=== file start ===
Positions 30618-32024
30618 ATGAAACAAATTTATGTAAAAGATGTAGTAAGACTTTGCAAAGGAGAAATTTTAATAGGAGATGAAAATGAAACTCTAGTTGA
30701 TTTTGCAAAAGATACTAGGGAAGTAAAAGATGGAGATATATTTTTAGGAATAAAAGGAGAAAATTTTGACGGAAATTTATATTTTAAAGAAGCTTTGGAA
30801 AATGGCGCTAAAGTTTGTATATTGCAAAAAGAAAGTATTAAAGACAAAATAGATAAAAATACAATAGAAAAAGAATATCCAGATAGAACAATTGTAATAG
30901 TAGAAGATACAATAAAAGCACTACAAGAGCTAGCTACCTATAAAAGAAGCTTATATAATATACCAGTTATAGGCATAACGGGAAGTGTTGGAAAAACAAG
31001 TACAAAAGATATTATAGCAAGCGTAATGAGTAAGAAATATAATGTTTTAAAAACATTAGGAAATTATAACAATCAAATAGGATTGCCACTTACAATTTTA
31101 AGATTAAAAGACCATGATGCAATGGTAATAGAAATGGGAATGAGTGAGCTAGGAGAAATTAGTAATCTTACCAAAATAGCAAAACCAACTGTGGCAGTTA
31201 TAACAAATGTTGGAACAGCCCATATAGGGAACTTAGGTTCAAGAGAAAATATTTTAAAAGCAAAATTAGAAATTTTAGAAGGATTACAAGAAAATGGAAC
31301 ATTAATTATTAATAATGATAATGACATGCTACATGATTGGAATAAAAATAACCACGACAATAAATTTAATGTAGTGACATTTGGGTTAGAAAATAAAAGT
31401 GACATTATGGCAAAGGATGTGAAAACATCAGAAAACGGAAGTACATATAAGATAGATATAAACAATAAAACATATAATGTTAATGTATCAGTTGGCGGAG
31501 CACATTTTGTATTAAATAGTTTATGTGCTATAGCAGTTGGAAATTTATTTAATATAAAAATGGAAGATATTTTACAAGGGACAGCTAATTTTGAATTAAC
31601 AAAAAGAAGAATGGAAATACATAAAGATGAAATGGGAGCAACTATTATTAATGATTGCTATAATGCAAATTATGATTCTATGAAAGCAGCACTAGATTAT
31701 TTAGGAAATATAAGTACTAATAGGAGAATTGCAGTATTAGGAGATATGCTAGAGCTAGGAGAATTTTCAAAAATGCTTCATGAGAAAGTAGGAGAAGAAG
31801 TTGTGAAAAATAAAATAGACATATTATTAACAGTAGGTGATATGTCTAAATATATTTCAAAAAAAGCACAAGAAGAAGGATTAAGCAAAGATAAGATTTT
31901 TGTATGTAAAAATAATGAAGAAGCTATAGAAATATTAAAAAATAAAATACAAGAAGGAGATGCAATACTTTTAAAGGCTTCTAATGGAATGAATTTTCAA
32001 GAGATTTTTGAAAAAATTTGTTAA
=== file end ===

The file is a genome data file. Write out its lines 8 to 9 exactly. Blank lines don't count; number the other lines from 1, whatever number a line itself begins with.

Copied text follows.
31201 TAACAAATGTTGGAACAGCCCATATAGGGAACTTAGGTTCAAGAGAAAATATTTTAAAAGCAAAATTAGAAATTTTAGAAGGATTACAAGAAAATGGAAC
31301 ATTAATTATTAATAATGATAATGACATGCTACATGATTGGAATAAAAATAACCACGACAATAAATTTAATGTAGTGACATTTGGGTTAGAAAATAAAAGT